When it comes to friends, the more, the better, right? If one can't make it in a crisis, another one's always got your back. In fact, a recent study said that people with larger social circles are better at handling not just emotional pain but physical pain, too. Back in the 1990s, the British anthropologist Robin Dunbar discovered that the bigger a primate's brain, the larger its social group.
And that may very well be true, but new research says that having a massive #squad, to put it in Taylor Swift terms, is not actually possible. Like, Swift may think she's best friends with Selena Gomez, Lily Aldridge, Gigi Hadid, Karlie Kloss, and all 75.8 million of her Instagram followers, but science begs to differ.
Most of us can only maintain five close relationships at a time.
Dunbar predicted famously that human beings can only maintain meaningful relationships with between 100 to 230 other people, and that number is typically 150 (now known as Dunbar’s Number). And it’s been shown to hold true in all kinds of situations—from ancient armies to modern social networks.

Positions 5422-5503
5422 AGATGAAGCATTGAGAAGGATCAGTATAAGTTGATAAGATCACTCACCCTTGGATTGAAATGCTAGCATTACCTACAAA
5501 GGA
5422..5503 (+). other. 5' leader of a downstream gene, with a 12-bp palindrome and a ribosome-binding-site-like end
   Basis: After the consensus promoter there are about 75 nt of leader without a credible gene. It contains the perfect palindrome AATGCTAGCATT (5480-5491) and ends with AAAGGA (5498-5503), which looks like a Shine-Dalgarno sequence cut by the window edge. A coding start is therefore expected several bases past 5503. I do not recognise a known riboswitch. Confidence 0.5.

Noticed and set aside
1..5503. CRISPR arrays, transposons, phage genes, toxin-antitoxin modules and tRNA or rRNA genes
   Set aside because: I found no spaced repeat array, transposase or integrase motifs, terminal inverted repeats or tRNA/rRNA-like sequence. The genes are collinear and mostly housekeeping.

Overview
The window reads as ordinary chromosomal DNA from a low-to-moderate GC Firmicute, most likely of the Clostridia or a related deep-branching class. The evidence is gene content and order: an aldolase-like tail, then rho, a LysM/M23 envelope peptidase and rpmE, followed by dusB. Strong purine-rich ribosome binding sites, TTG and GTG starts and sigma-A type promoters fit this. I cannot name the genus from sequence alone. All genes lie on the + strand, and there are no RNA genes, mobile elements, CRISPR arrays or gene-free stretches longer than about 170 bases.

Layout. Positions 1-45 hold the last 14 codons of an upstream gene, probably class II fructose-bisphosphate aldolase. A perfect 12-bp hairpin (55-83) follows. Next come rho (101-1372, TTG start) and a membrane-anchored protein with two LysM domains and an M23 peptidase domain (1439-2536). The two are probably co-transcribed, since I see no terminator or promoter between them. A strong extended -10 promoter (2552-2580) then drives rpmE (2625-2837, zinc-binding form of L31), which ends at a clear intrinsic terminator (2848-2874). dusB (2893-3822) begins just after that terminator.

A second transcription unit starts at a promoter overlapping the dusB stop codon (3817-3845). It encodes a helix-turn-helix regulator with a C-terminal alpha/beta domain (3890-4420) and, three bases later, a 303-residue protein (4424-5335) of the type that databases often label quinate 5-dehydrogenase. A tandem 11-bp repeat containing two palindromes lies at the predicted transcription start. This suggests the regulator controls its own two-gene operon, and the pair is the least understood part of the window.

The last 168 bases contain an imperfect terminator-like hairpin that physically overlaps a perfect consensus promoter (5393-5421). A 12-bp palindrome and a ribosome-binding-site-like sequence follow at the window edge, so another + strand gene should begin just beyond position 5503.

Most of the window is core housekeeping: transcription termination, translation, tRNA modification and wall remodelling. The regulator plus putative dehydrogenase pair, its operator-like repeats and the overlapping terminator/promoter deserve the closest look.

But Dunbar also suggested that those relationships are layered according to the strength of emotional ties. He argues that people typically have five super-close friendships, then 10 slightly less cozy companions, 35 at more distance, and then 100 in an outer circle. Now, he and fellow researchers have published new data that adds support to that theory.
Assuming that the frequency of calls between two individuals is a measure of the strength of their relationship, the results are based on six billion phone call records from 2007 made by 35 million people somewhere in Europe.
The data that remained after screening out business calls and those who don't use their phones to make social calls was then clustered, to figure out whether there was layering in friendship closeness. They found that, unsurprisingly, the clusters match up pretty well to Dunbar’s predictions, with 4.1 in the first layer, 6.9 in the next, then 18.8, and finally 99.1.
The team also found some evidence of an extra layer among certain people. “This could, for example, mean introverts and extroverts have a different number of layers of friends,” they said. But fascinatingly, extroverts, who tend to have more friends, still have a similar number of layers.
But remember that this study's data came from 2007—back before everyone had a smartphone, friending your preschool crush on Facebook was standard practice, and double-tapping on Instagram became impulsive. Have these technologies helped us stay closer with more people? Or are they just adding an excess amount of people onto our outermost layer of relationships? That's a study for another time.